Psychopathy and Interests: Implications of Psychopathic Personality for Vocational and Avocational Preferences Open Access

Nagel, Madeline Grace (2017)

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Lykken (1995) proposed that psychopathic traits can be channeled into a variety of paths, in some cases even prosocial ones. Despite scattered evidence that psychopathy is associated with engagement in leadership or high-risk occupations, such as firefighting, law-enforcement, or business (Lilienfeld et al., 2014; Falkenbach & Tsoukalas, 2011), little research has explored the possibility that psychopathic personality traits are associated with a broader array of vocational (i.e., careers) and avocational (i.e., hobbies) interests. Drawing on a community sample recruited through Amazon M-Turk (N = 426), the present study examined the relations between psychopathic traits and both vocational and avocational interests. The Boldness traits of psychopathy were moderately positively associated with all six of Holland's (1997) RIASEC model of vocational interests as measured by the O*Net Interests Profiler (Lewis & Rivkin, 1999), all ten of Lykken and colleagues (1993) combined vocational and leisure interests factors, and four avocational interests factors from the Leisure Interest Questionnaire (LIQ ; Hansen, 2002), indicating that boldness traits may be associated with a general interest in a variety of careers and hobbies. In contrast, the Disinhibition, Coldheartedness, and Meanness facets seem to indicate an interest in specific vocations and leisure activities, particularly hands-on, unemotional careers that entail little meaningful social interaction. These specific choices are ostensibly more in line with the popular psychology idea of the successful psychopath. The specificity of these findings was also assessed using general personality traits from the HEXACO Personality Inventory-Revised (HEXACO-PI-R; Ashton & Lee, 2008) as well as indices of trait narcissism (NPI; Raskin & Terry, 2008). Extraversion and Openness to Experience were associated across the board with interests, while the Honesty/Humility facet was negatively associated with all of the interests. Both of the narcissism factors were also indicative of interest in all of the vocational and avocational categories. Gender differences and interactions between Boldness and Disinhibition were also assessed, although the findings were negative. Implications for the utility of these findings in the development of vocational training-based interventions for the antisocial outcomes associated with psychopathic personality were discussed, as were suggestions for future research in this area.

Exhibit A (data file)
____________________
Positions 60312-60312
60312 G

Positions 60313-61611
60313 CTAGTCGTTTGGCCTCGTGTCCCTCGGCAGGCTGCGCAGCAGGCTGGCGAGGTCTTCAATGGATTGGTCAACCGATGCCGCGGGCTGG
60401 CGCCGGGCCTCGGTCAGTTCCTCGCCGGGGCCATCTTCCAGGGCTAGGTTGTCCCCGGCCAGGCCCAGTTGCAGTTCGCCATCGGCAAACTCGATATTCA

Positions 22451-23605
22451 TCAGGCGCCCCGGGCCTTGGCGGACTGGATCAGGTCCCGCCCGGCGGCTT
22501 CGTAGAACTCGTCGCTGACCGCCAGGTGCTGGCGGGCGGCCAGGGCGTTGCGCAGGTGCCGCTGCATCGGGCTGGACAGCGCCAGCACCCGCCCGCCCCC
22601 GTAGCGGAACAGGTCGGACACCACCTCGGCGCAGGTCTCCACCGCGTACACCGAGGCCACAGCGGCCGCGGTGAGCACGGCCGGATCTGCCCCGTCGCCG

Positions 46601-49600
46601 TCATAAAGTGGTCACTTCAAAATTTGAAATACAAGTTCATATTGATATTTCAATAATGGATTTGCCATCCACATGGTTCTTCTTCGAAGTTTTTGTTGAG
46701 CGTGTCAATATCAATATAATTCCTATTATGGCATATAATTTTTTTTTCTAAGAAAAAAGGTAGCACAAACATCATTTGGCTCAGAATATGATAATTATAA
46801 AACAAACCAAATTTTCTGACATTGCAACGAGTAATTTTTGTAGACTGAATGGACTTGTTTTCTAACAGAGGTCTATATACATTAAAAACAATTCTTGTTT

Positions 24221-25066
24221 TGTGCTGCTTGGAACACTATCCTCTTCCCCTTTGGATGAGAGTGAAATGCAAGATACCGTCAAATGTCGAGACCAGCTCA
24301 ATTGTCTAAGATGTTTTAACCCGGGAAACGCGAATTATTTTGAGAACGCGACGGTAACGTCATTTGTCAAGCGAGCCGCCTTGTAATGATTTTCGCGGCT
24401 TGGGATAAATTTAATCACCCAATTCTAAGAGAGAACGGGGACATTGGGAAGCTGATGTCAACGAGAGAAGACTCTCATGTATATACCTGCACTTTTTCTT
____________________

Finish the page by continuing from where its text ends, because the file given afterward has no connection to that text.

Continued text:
Table of Contents

Introduction …1

Successful psychopathy…5


Personality and interests…9

Psychopathy and interests…12

Present study…14



Participants and procedure…17


Data analysis…20


Psychopathy and RIASEC vocational interests…21

Vocational and avocational interest superfactors…21

Avocational interests…22


Gender differences…24

Interaction effects…26


Channeling models…28

Limitations and future directions…31

Therapeutic implications…32




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